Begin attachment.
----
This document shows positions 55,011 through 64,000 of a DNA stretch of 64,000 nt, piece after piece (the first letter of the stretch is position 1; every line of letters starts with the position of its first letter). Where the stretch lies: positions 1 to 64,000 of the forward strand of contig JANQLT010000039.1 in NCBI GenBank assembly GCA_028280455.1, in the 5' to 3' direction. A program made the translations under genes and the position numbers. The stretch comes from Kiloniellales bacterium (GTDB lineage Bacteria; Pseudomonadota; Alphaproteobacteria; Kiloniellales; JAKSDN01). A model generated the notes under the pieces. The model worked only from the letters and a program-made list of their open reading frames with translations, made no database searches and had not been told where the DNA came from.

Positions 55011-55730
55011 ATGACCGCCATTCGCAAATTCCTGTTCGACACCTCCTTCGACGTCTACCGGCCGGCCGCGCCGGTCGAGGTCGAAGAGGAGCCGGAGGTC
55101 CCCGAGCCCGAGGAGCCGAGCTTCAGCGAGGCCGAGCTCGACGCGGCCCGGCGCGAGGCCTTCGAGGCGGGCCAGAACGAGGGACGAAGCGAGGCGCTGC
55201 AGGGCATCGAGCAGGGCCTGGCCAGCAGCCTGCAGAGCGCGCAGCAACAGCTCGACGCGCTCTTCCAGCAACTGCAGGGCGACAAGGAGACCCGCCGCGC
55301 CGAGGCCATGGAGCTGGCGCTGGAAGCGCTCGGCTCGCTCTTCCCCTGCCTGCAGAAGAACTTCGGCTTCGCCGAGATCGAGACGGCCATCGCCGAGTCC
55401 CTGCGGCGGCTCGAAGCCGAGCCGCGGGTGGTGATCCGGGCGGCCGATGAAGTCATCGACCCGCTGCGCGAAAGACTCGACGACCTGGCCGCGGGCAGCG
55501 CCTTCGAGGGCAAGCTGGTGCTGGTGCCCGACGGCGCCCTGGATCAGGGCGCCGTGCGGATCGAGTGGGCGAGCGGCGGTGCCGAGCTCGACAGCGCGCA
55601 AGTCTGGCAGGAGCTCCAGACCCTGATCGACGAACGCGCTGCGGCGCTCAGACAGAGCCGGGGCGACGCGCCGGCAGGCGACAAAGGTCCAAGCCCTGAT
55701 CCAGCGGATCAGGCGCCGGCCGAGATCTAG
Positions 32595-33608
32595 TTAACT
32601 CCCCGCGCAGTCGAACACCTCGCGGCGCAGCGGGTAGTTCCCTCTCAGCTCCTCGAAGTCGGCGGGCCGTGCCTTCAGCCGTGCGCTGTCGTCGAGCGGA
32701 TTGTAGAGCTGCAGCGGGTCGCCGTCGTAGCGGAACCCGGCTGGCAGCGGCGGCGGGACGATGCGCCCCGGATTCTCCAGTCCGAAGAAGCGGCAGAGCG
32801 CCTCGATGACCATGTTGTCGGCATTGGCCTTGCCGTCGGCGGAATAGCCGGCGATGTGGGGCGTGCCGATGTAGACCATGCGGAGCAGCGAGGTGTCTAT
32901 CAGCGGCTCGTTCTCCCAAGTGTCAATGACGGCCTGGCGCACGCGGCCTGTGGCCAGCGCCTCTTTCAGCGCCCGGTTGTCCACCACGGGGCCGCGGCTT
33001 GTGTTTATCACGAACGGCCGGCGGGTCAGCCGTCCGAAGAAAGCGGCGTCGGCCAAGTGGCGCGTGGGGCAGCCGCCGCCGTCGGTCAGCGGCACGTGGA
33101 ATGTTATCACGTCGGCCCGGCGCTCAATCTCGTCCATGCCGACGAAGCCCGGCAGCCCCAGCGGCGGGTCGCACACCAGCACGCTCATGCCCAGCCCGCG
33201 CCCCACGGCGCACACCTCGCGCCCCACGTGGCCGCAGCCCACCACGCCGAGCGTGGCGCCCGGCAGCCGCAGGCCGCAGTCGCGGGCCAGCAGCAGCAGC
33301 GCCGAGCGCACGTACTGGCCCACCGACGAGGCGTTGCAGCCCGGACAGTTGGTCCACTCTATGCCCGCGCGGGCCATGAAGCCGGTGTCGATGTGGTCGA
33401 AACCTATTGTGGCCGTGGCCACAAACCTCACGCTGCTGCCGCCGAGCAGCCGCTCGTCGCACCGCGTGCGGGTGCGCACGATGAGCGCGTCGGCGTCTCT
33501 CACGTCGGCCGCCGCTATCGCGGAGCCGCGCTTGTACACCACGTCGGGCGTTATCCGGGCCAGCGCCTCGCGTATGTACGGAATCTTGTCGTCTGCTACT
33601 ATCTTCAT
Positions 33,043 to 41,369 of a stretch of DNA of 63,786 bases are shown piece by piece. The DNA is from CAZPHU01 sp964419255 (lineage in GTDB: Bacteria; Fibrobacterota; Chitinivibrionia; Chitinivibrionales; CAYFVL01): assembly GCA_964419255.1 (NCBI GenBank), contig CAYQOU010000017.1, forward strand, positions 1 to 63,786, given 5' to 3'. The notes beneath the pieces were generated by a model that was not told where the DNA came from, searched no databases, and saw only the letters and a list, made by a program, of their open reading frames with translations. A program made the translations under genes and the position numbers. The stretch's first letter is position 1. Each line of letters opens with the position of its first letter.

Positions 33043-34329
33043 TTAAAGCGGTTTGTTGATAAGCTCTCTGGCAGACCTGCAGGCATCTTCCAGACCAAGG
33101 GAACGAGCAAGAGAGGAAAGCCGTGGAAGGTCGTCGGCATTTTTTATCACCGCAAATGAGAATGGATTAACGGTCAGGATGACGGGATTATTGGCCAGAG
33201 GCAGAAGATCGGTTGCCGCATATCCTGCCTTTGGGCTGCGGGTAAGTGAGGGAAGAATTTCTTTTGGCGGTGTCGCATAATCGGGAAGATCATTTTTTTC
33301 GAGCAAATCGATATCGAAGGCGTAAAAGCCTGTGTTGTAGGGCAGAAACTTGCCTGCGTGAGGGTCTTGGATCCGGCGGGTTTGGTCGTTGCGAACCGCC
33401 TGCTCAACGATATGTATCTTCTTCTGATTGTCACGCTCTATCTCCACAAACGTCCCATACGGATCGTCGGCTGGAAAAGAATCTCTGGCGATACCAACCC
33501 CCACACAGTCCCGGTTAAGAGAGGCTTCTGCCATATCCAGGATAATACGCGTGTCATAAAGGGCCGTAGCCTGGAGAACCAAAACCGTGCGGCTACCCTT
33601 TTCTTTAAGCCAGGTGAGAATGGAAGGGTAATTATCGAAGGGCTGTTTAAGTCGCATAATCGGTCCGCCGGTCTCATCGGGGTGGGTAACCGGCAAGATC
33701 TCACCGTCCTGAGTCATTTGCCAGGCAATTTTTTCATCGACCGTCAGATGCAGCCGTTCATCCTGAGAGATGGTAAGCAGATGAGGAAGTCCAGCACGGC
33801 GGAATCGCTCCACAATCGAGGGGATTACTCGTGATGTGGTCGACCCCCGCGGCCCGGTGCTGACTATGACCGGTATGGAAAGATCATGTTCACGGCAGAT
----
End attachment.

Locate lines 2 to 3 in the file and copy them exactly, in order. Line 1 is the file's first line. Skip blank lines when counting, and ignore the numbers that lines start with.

Positions 55011-55730
55011 ATGACCGCCATTCGCAAATTCCTGTTCGACACCTCCTTCGACGTCTACCGGCCGGCCGCGCCGGTCGAGGTCGAAGAGGAGCCGGAGGTC